Bill Cosby told him that he would happily give him the car if, for the next two years, he threw himself into his schoolwork.

"My son gets very quiet. Finally, he looks up and me and says, `Dad, what do you think about a Volkswagen?' " Bill Cosby joked.

In the next breath, however, the comedian added: "Young Ennis, by the way, is now 6-foot-3 tall."

A more difficult story

Years later, Bill Cosby would tell The New York Times another story about his son's adolescent years.

"It bothered me that Ennis was not doing his schoolwork," he said in 1992. "I sat him down and said, `We're going to talk, and I want you to say whatever is on your mind.' "

That conversation ended up being re-enacted years later on an episode of "The Cosby Show," as Theo, the middle child and only son portrayed by Malcolm Jamal-Warner, comes home with lackluster grades and tells his father that the pressure to succeed is just too much.

"(Ennis) said he wanted to be regular people," Bill Cosby recalled. "He didn't want the pressure of studying."

It wasn't until Ennis Cosby finally went to college four years later that the family learned the real reason for his frustration in school: Tests determined he was dyslexic.

The Cosby family enrolled their son in a special curriculum. There, they would later say, he effectively transformed his life.

His mother later told Jet Magazine that he was on the dean's list when he graduated from Morehouse College in Atlanta, where he received a bachelor's degree in psychology.

That experience also became the inspiration for an episode of "The Cosby Show": In the final episode, Theo overcomes dyslexia to graduate from college, and his proud father can't get enough seats for his graduation.

Those who knew him in college said Ennis Cosby never expected to get any special treatment.

"We would talk sometimes in my office, and his thing was that he wanted to do things on his own, personally and professionally," said his adviser, Harold Braithwaite, who now heads the college's psychology department. "He wanted people to accept him as Ennis, not as the son of Bill Cosby. . . . He was a compassionate person and sensitive to other people."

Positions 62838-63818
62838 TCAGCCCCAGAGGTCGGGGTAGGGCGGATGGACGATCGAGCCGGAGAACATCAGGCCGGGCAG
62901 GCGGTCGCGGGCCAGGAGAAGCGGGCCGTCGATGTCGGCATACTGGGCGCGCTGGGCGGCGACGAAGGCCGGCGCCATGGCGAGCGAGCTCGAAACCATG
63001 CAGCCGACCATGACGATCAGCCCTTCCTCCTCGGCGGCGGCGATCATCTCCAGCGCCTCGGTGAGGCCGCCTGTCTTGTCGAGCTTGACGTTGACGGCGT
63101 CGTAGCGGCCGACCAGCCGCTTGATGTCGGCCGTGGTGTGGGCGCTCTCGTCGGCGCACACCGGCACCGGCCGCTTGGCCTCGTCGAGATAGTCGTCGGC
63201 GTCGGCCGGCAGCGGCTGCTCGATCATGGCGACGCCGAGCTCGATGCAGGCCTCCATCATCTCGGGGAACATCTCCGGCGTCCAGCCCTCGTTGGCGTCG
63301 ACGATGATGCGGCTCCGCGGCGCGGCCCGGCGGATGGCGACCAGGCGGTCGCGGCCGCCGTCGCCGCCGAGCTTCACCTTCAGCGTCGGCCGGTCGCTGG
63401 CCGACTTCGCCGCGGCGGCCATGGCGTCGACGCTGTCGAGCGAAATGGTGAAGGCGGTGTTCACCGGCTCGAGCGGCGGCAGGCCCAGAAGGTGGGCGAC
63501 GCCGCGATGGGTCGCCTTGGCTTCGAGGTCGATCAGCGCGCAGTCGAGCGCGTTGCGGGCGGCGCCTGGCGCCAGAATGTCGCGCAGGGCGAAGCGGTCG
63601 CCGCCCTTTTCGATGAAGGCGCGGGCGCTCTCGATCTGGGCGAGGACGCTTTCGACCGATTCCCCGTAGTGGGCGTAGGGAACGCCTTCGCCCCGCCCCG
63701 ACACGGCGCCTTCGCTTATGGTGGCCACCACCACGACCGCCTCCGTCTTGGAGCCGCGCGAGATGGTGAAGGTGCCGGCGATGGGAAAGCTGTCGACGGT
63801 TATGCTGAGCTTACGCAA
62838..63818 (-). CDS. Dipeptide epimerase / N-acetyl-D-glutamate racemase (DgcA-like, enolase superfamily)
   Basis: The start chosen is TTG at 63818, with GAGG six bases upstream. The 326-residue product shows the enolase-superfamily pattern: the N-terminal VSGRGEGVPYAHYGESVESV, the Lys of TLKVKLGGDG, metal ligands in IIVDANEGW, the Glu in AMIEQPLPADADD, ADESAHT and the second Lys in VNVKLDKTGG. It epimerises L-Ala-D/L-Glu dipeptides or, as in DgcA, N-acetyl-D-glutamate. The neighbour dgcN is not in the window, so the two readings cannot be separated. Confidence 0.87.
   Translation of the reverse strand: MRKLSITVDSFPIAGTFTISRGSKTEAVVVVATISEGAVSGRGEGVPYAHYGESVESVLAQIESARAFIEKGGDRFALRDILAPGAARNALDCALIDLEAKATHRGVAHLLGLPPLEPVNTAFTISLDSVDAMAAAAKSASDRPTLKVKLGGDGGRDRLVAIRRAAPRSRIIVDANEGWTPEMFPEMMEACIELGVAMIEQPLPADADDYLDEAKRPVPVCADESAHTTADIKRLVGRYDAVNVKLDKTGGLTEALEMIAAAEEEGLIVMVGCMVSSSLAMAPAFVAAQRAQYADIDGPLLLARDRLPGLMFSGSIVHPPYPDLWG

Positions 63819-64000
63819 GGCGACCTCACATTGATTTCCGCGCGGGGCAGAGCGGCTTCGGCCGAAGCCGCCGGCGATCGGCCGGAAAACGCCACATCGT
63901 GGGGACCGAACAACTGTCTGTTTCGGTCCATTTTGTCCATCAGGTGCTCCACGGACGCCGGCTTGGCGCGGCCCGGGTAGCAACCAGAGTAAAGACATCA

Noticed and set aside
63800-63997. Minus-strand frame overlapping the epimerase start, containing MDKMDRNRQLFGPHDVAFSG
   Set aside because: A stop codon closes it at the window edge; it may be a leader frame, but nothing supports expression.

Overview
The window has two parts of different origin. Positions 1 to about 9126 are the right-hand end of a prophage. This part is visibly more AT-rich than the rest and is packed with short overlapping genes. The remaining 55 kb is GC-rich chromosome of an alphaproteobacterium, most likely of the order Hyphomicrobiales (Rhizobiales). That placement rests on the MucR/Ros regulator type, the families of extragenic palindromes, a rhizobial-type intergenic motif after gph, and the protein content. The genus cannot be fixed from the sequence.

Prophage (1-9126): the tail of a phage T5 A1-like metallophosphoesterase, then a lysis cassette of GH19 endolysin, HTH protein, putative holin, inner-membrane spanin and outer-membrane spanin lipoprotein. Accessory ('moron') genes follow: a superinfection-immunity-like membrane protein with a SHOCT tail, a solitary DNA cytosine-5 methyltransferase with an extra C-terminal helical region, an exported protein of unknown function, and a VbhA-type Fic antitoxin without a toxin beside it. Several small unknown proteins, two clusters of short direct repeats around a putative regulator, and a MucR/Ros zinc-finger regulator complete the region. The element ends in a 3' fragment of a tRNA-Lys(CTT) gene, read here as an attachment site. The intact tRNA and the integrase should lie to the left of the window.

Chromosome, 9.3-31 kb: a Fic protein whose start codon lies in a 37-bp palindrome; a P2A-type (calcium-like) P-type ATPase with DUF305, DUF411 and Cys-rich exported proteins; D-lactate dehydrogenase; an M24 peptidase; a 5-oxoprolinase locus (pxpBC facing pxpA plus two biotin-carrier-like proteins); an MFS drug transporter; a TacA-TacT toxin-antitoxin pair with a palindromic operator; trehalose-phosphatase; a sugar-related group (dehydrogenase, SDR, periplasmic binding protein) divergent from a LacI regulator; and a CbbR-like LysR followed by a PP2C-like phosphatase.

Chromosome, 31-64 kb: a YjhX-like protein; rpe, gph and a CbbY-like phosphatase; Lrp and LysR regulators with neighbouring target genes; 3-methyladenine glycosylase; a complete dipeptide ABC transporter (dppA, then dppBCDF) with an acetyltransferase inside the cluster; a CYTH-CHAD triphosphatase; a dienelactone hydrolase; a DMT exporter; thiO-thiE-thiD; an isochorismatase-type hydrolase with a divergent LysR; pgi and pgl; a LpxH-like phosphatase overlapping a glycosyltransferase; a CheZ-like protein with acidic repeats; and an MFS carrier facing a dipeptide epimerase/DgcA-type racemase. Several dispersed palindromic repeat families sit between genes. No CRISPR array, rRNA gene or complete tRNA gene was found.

Volunteering to help others

That sensitivity turned to charity when Ennis Cosby later volunteered for a research program on homelessness and addiction, working regularly at a homeless shelter in Atlanta's Midtown, Braithwaite said. "It was something he really wanted to do, and he seemed to get a lot of enjoyment out of it and a great sense of accomplishment."

Jeannette Fleischner said Ennis Cosby dreamed of creating a school and clinic for poor children with learning problems.

"He wanted to make sure that kids who might not have the opportunity to have the help that he had had would get it. So he did all he could to help poor kids," she said.

Yesterday, she said, she had the painful task of informing a 14-year-old boy with whom Ennis Cosby had worked for three years that his mentor had been slain.

"I said to him this afternoon when I spoke with him that we needed to celebrate Ennis' life, and to this young man I said I thought that the best way of honoring Ennis was to work as hard at whatever he chose to do with his life as Ennis had worked with his," she said.

At the time of his slaying, friends and authorities said, Ennis Cosby was preparing to end a two-week vacation in Los Angeles and return to Teacher's College at Columbia University in New York, where he was studying for his doctoral degree in special education with emphasis in reading disabilities.

That path was much like one his father had taken. Bill Cosby received his doctorate in education in 1976 from the University of Massachusetts.

Former New York City Mayor David Dinkins, a friend of the family, said yesterday: "He was dedicating his life to the noblest of professions: educating children. And yet that life was stolen by individuals who failed to learn the most elementary lessons of human society."

Information from Associated Press and Knight-Ridder Newspapers is included in this report.

Copyright (c) 1997 Seattle Times Company, All Rights Reserved.